"At the most basic level, corporate facilities management comprises routine, day-to-day services such as cleaning, security, maintenance, repairs and overseeing vendors and subcontractors, Morgensen says. "It may also involve more complex functions, such as the development and implementation of emergency preparedness programs, corporate relocation programs and energy reduction programs, he adds. "And in a multitenant building, facilities management may also include financial watchdog functions such as the auditing of common area expenses and pass-throughs," Morgensen adds. Northwest's Facilities Management Group is providing services to several companies including Bank of America, First Interstate Bank, Citibank, The Southland Corp. and Del Monte foods.
Maura M. Cochran, CRE, and past chairman of the strategic planning committee for SIOR, says that "many corporations have embraced the outsourcing of noncore business groups."
Cochran, also a broker with Bartram Cochran, says that outsourcing is popular for three main reasons: companies need to reduce expenses and alliances allow companies to do so; "salary creep" can cause staff positions to become expensive, and corporate benefits are often higher than those of outside providers; and outside firms can bring innovative techniques and high caliber to problem solving. According to her findings, the No. 1 reason that strategic alliances fail is because of "human nature," since "the byproduct of outsourcing is a smaller corporate staff."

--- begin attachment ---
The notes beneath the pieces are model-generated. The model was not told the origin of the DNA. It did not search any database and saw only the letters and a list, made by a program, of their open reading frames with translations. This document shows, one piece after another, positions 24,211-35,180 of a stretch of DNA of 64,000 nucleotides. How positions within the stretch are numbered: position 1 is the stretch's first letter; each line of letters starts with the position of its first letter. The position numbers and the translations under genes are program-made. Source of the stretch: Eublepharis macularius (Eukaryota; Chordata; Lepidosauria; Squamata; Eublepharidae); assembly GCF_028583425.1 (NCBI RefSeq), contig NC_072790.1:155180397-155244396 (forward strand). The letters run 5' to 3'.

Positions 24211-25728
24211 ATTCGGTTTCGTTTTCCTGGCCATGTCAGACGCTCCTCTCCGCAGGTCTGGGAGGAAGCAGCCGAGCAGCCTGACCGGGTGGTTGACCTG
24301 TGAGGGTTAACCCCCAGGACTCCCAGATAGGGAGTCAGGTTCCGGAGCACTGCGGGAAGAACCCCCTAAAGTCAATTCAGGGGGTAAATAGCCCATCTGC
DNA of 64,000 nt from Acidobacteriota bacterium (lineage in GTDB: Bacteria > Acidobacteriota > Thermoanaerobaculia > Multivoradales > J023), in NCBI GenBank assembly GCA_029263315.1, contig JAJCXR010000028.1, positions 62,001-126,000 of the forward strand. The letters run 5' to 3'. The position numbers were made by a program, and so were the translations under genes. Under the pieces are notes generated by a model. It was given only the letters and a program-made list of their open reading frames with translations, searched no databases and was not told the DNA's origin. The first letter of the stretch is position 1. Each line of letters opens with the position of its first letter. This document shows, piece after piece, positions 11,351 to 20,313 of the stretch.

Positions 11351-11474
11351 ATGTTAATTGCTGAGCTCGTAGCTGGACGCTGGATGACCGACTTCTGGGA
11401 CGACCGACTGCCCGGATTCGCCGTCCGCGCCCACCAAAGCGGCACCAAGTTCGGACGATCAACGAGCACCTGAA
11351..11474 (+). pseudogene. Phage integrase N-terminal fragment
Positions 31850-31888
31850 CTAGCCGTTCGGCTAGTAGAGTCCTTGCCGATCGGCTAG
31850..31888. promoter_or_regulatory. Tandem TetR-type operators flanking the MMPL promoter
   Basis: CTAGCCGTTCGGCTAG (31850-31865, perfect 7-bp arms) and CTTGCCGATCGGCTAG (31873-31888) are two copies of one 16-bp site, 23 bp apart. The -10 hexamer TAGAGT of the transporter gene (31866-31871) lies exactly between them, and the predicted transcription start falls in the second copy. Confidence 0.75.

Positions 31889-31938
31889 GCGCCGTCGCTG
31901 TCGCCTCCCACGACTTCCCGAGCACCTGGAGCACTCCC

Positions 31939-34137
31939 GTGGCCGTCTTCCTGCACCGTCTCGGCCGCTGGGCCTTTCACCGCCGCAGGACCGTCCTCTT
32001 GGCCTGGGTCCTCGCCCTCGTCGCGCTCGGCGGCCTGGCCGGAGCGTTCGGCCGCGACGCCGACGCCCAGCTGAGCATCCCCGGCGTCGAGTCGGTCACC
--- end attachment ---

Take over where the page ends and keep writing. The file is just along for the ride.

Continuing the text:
"The concept of facilities management has taken on a much broader scope, it is really almost a full-service business," Henshaw says.
Facilities management has come to mean being in charge of all non-core business functions that the corporation typically has been in charge of over the years, explains Jack Koon, president and chief executive officer of PM Realty Group's Corporate Services unit in Houston.
The integration of services is changing the industry, Koon adds. "Facilities management contracts might include tenant services and relocation of offices not just within a building but within the whole corporate environment from state to state."